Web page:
As a young man I had the opportunity to play percussion (xylo, BD and the like) in an orchestra with a top studio drum set artist in the SLC metro area. He's a guy I've seen on liner notes my whole life, and he's very well known for being the studio drummer you want on your project.
During the course of rehearsals, studio sessions and performances, I asked him if it was hard to always be creative in the studio. I'm paraphrasing, but the answer was something like this, "You don't have to be creative. You have to play with the click, and sound like a drummer."
It seemed like a strange answer. You don't have to be creative? Just play with a click? Obviously there's more to being successful than just keeping good time, but it's an absolutely critical skill - besides, I think he was just being modest.
Seriously, though - nobody cares about your "chops" if you can't play in time. Call it what you will - the pocket, groove, solid - whatever. If you can't do it, you won't find a place as a drummer.
So, how do you start? Let me suggest three steps to get you started.
1. This seems obvious, but get a metronome. A good one. I recommend one with a tap function, and a wide range of tempos (tempi?). A set of isolation headphones is a good idea, too. Then use it enough to get to know what it can and can't do. Read the instruction manual (seriously, do it!).
2. Play very easy stuff while getting used to playing with the click. Start with an exercise that you can play in your sleep without thinking about it - so you can think about playing with the click! Focus on "landing" with the click on each beat and making your subdivisions very even. It shouldn't take long for you to get comfortable and progress to more complex exercises, grooves, etc. But be aware of the click always. Treat it like another musician, and focus on staying together.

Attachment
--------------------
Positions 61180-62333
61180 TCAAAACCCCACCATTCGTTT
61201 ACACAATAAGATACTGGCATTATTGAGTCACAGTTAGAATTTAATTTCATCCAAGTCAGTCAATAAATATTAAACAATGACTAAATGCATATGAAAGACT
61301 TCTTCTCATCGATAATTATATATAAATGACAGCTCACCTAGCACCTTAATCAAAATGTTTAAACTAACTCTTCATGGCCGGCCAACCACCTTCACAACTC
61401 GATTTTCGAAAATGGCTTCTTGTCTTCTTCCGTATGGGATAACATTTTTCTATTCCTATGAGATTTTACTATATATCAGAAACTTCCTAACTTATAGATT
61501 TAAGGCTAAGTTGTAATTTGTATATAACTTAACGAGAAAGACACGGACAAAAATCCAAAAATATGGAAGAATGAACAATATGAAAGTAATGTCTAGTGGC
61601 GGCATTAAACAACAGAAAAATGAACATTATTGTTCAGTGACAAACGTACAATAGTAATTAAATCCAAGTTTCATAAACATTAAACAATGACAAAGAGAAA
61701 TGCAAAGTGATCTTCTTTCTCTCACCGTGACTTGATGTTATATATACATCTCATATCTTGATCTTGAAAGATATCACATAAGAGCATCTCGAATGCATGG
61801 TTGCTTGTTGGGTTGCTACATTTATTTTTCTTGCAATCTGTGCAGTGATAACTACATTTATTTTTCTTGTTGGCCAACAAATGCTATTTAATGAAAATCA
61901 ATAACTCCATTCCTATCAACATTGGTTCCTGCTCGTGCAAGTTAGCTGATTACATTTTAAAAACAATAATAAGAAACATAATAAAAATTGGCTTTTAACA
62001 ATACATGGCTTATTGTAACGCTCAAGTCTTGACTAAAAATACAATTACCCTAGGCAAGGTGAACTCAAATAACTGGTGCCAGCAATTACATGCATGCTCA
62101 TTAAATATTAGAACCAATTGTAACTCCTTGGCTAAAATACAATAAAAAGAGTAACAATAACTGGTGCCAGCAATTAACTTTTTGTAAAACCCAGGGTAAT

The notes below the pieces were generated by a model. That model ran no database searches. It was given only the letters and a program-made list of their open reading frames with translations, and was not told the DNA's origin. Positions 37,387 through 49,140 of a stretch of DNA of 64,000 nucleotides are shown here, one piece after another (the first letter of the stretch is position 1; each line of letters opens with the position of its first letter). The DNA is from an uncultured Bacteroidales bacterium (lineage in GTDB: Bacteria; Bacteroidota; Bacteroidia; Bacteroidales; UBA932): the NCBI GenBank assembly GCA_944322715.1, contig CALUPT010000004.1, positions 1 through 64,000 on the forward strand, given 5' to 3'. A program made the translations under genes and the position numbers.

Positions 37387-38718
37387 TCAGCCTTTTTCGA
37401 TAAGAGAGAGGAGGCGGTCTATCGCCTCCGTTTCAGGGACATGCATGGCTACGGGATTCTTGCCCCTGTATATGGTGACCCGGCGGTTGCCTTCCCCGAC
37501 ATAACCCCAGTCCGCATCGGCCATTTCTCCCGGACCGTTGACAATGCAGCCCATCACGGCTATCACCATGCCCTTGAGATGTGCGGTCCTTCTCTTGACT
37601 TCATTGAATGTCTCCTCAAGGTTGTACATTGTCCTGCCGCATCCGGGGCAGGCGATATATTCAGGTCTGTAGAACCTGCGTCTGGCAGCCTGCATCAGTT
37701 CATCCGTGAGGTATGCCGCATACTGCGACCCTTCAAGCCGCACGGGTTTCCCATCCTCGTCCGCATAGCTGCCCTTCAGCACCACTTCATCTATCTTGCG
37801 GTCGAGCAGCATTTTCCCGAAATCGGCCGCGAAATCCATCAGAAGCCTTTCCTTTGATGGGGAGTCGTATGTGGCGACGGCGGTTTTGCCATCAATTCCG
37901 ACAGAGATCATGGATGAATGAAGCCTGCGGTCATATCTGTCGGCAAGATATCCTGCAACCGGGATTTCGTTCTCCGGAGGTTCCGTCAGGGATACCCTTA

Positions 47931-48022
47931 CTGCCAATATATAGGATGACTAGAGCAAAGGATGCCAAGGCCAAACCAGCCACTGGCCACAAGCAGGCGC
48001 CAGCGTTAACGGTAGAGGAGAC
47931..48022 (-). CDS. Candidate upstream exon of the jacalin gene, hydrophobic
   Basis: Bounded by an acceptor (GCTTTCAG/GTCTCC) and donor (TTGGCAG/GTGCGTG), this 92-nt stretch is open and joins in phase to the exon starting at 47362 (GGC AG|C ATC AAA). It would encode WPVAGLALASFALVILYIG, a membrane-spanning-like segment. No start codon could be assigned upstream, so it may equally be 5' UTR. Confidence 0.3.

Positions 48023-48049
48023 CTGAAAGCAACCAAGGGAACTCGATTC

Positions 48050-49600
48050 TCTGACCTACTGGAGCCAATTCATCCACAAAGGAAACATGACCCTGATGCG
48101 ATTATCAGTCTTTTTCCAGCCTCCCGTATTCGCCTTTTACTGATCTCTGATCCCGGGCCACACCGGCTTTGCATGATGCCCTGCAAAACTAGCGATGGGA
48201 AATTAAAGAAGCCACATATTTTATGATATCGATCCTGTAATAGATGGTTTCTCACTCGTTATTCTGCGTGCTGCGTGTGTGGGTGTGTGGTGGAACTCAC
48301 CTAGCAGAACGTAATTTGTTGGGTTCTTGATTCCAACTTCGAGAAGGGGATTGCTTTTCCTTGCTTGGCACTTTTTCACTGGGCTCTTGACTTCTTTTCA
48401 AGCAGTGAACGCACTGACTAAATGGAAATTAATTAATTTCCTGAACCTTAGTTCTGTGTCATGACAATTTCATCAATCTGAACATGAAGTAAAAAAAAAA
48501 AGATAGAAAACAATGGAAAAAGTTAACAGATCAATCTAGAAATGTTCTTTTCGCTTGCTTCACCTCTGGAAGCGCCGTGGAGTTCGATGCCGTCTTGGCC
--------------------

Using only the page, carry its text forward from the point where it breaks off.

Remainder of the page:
3. Test yourself without the click. I have a metronome with a "mute" button. It doesn't stop keeping time, it just stops making noise. Try playing a measure with the click, then one without (Benny Greb has a fantastic example of this on his "Language of Drumming" DVD - check it out!) to make sure you're keeping good time. Another way to do this is to reduce the number of beats you're hearing per measure. For example, if you're playing in 4/4 at 100 beats per minute (BPM), turn the click down to 50, and play the same exercise at the same tempo. Instead of getting all four beats, you'll just get 1 and 3 (or 2 and 4).
Many of my students hate playing with the metronome. But I view it as one of my "real" friends. You know, the kind that can look you in the eye and tell you that you're fat - and you're still friends.
If you learn to be comfortable keeping great time (and feel) along with the metronome, you're well on your way to being a great drummer - one that other musicians will love playing with.
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